Air pollution exposure linked to breast cancer: Study
The findings infer a causal relationship" between breast cancer and very high exposures to traffic-related air pollution containing mammary carcinogens.
Women working near busy roads are at high risk of developing breast cancer, due to traffic-related air pollution, researchers have warned.
The team, from University of Stirling in Scotland, analysed the case of a woman who developed breast cancer after spending 20 years working as a border guard at the busiest commercial border crossing in North America.
The woman was one of, at least, five other border guards who developed breast cancer within 30 months of each other and, at another nearby crossing, a cluster of seven other cases was noted.
According to Michael Gilbertson, the findings "infer a causal relationship" between breast cancer and very high exposures to traffic-related air pollution containing mammary carcinogens. A link between nightshift work and cancer was also identified.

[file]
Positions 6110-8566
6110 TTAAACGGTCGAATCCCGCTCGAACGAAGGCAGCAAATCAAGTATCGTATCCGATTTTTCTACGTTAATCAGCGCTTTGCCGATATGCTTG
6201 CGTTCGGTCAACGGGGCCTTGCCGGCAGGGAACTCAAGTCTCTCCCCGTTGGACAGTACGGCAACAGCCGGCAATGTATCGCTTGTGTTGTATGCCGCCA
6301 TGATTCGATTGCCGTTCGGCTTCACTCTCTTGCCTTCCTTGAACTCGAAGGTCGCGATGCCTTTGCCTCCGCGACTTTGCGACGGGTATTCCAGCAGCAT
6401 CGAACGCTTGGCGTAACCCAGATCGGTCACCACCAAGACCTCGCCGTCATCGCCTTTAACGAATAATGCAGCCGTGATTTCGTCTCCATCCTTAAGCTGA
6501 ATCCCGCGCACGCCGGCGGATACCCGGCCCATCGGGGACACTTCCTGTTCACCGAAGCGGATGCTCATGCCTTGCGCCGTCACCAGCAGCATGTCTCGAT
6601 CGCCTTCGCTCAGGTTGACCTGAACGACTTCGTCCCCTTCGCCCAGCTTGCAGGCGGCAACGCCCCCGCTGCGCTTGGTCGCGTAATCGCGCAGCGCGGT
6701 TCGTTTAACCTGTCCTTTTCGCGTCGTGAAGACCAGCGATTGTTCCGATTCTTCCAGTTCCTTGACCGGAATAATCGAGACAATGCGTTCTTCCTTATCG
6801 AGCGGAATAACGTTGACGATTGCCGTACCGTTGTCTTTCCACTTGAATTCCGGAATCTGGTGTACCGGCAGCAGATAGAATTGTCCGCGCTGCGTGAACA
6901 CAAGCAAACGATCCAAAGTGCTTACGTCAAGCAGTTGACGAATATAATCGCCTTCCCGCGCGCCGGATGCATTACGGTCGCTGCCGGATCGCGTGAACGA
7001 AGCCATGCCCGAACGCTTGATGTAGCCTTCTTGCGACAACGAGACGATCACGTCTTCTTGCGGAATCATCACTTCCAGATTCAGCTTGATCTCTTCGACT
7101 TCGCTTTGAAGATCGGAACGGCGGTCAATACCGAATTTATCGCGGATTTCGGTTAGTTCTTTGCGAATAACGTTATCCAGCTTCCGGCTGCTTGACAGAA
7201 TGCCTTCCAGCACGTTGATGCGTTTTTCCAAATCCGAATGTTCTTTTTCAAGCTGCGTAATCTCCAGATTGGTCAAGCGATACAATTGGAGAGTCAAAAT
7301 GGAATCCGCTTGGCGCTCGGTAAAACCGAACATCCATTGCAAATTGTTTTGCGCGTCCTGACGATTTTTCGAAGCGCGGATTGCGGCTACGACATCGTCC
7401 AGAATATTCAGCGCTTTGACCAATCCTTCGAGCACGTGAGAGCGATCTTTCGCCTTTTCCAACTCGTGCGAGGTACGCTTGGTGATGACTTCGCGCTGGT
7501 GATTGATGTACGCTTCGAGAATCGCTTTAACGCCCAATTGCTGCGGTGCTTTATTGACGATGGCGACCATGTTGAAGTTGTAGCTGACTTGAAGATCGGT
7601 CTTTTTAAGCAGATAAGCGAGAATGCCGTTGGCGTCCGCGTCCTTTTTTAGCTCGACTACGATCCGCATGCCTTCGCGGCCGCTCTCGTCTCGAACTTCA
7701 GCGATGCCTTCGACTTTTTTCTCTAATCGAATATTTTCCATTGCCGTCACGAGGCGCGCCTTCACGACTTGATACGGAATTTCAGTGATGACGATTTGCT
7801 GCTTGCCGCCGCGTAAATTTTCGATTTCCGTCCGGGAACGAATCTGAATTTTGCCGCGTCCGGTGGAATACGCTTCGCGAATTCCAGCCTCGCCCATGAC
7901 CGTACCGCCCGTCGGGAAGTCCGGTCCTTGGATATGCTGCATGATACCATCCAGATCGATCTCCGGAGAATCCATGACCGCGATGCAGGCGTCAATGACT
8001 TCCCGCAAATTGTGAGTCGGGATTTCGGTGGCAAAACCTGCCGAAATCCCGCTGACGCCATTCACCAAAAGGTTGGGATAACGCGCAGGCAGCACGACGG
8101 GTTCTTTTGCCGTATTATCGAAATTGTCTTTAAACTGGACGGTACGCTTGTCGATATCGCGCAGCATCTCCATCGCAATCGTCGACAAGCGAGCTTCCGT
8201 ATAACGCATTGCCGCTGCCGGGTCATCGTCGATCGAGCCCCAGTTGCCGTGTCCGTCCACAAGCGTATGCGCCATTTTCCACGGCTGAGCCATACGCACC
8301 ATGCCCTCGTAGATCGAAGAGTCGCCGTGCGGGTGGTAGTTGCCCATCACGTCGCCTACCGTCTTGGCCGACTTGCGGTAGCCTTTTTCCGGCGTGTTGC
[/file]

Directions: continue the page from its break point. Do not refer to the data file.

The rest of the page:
"This new research indicates the role of traffic-related air pollution in contributing to the increasing incidence of breast cancer in the general population," Gilbertson said.
The group of women all developed a cancer believed to have been caused by exhaust fumes in what researchers have branded a 'new occupational disease'.
There is a one in 10,000 chance the cases were a coincidence, the study published in the journal New Solutions said, because the cancers were all so similar and close together.
A review of previous research confirmed that BRCA1 and BRCA2 genes -- which try to stop tumours growing -- can be "silenced" by exposures to dioxins and polycyclic aromatic hydrocarbons - both found in exhaust fumes.
BRCA2 gets rapidly degraded in the presence of aldehydes - also components of exhaust fumes.
"There is much more research to be undertaken," Gilbertson said. "But we now have plausible mechanisms for inferring how the BRCA1/2 tumour suppressors in this highly-exposed border guard became dysfunctional and likely contributed to the ongoing epidemic of sporadic, early onset, premenopausal breast cancer among her colleagues.
"With this new knowledge, industry and government can plan for new designs for industrial and commercial facilities to cut down on the occupational exposures to traffic-related air pollution," Gilbertson said.
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